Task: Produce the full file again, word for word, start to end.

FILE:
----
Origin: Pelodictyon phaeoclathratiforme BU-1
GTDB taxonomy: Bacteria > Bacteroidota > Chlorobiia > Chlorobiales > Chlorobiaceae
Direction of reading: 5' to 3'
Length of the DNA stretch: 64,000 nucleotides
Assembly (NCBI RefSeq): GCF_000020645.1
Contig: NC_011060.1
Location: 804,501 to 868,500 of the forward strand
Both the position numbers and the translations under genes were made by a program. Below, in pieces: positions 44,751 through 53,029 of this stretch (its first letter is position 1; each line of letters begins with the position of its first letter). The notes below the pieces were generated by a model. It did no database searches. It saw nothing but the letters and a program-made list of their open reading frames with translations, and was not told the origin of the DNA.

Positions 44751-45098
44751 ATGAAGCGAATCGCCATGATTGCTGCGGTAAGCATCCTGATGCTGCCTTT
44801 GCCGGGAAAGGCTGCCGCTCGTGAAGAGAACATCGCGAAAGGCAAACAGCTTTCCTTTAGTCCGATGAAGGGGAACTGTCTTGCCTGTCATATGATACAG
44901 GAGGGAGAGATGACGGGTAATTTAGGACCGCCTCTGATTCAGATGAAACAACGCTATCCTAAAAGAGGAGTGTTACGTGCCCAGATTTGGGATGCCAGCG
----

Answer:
Origin: Pelodictyon phaeoclathratiforme BU-1
GTDB taxonomy: Bacteria > Bacteroidota > Chlorobiia > Chlorobiales > Chlorobiaceae
Direction of reading: 5' to 3'
Length of the DNA stretch: 64,000 nucleotides
Assembly (NCBI RefSeq): GCF_000020645.1
Contig: NC_011060.1
Location: 804,501 to 868,500 of the forward strand
Both the position numbers and the translations under genes were made by a program. Below, in pieces: positions 44,751 through 53,029 of this stretch (its first letter is position 1; each line of letters begins with the position of its first letter). The notes below the pieces were generated by a model. It did no database searches. It saw nothing but the letters and a program-made list of their open reading frames with translations, and was not told the origin of the DNA.

Positions 44751-45098
44751 ATGAAGCGAATCGCCATGATTGCTGCGGTAAGCATCCTGATGCTGCCTTT
44801 GCCGGGAAAGGCTGCCGCTCGTGAAGAGAACATCGCGAAAGGCAAACAGCTTTCCTTTAGTCCGATGAAGGGGAACTGTCTTGCCTGTCATATGATACAG
44901 GAGGGAGAGATGACGGGTAATTTAGGACCGCCTCTGATTCAGATGAAACAACGCTATCCTAAAAGAGGAGTGTTACGTGCCCAGATTTGGGATGCCAGCG